Boston has spent millions on no-bid contracts for analysts they claim couldn’t track racist demonstrators
Without First Amendment crusaders to catch our backs, journalists—along with educators, activists, and anybody else whose career or passion often requires that they take unpopular public positions—would be no more useful than a Putin fan zine published by the Kremlin.
Sadly, appeals to reason don’t stop reactionary media outlets like the Boston Herald from telegraphing the falsehoods being spread by ICE and pals.
“Increased patrols do not protect anyone ... they are actively harmful to poor and oppressed people who are routinely harassed, brutalized, and surveilled by the police in Boston and across the country."
In the midst of the media blitz about stoned driving, one might think that at least some outlets would note another story from a couple weeks ago, “Massachusetts banned from using [alcohol] Breathalyzer test pending reforms at state police agency.”
For now, the BPD wants to help officers more quickly locate and access footage. However, if the program expands beyond its small introduction—about 13 locations, according to BPD records—it could develop into a centralized surveillance network.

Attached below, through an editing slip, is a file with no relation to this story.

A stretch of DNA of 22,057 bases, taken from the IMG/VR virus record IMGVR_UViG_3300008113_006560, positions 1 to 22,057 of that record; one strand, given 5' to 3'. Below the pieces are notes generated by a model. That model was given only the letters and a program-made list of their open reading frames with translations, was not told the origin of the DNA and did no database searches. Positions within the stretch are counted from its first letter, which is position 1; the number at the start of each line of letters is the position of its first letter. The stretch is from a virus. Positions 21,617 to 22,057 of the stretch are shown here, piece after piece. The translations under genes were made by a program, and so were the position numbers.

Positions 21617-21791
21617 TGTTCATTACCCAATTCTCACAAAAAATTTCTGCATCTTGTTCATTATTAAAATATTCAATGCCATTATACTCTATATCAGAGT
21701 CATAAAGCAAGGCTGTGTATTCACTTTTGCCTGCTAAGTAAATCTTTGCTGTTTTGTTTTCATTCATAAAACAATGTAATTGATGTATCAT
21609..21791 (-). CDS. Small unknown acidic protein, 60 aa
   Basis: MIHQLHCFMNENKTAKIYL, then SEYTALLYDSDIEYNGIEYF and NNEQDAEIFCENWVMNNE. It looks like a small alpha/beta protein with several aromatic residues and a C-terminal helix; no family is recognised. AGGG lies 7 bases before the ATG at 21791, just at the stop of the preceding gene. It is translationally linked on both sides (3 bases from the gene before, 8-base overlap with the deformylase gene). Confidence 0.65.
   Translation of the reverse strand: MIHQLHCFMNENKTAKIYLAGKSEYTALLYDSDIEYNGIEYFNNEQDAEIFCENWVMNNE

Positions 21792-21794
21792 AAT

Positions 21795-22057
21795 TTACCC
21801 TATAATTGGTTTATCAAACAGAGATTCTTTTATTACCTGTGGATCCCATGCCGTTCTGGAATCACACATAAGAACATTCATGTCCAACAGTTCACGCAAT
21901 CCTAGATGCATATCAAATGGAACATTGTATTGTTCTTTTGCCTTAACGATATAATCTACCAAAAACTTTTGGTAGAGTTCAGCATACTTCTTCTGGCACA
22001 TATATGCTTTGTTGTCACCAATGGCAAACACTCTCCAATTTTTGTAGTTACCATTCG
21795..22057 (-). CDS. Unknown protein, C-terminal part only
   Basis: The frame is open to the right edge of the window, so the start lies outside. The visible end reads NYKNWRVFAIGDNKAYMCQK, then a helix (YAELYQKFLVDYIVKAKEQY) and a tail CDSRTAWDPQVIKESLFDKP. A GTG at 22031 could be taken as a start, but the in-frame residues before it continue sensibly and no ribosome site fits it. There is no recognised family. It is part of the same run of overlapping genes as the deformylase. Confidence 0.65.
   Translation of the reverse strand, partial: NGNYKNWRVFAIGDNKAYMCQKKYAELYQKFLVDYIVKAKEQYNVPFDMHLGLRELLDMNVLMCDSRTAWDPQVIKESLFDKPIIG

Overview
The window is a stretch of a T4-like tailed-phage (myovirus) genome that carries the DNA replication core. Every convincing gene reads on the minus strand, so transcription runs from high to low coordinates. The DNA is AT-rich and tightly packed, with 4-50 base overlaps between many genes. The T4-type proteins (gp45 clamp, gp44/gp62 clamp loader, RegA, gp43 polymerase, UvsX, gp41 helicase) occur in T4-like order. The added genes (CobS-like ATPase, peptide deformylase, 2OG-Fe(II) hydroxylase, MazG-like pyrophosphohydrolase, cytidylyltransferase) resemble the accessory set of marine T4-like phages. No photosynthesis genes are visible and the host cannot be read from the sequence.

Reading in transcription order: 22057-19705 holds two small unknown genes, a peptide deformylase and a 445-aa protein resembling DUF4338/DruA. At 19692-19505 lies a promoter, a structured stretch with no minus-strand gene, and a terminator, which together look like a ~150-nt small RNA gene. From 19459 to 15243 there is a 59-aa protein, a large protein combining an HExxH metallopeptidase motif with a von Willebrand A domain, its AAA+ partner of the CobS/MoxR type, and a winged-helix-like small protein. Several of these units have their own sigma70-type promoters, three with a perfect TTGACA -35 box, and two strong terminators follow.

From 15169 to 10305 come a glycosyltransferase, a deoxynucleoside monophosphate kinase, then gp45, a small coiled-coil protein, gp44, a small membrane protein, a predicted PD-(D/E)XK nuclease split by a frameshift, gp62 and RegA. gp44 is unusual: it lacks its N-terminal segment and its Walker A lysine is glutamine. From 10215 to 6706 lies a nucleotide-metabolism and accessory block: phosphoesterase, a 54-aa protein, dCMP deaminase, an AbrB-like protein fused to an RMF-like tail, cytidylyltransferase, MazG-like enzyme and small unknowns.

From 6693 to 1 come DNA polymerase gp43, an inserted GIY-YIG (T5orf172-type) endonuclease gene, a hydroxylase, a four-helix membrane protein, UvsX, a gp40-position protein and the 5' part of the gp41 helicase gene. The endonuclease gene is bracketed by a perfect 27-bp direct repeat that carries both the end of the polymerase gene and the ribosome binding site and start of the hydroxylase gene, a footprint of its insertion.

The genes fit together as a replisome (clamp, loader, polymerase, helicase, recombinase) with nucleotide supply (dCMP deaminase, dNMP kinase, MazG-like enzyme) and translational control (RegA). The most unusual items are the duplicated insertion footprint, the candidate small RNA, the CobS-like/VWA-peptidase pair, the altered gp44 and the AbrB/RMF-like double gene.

Of course not all cops are bad. But the fact that people feel like they have to begin all condemnations of corrupt police with that preamble is a testament to just how many rotten law enforcement officers there are, and to the way that many of them take out their aggression on those who point out the obvious, all evidence of their atrocities be damned.
As the debate over immigration increases in urgency, the Massachusetts sheriff and his department are about to enter into a cooperation agreement with ICE, which would operationalize local forces to assist Trump’s regime in deporting undocumented people on the Cape.
The still-anonymous officer is alleged to have “pushed his finger into” a journalist’s rectum and otherwise assaulted him as the arrests were being processed.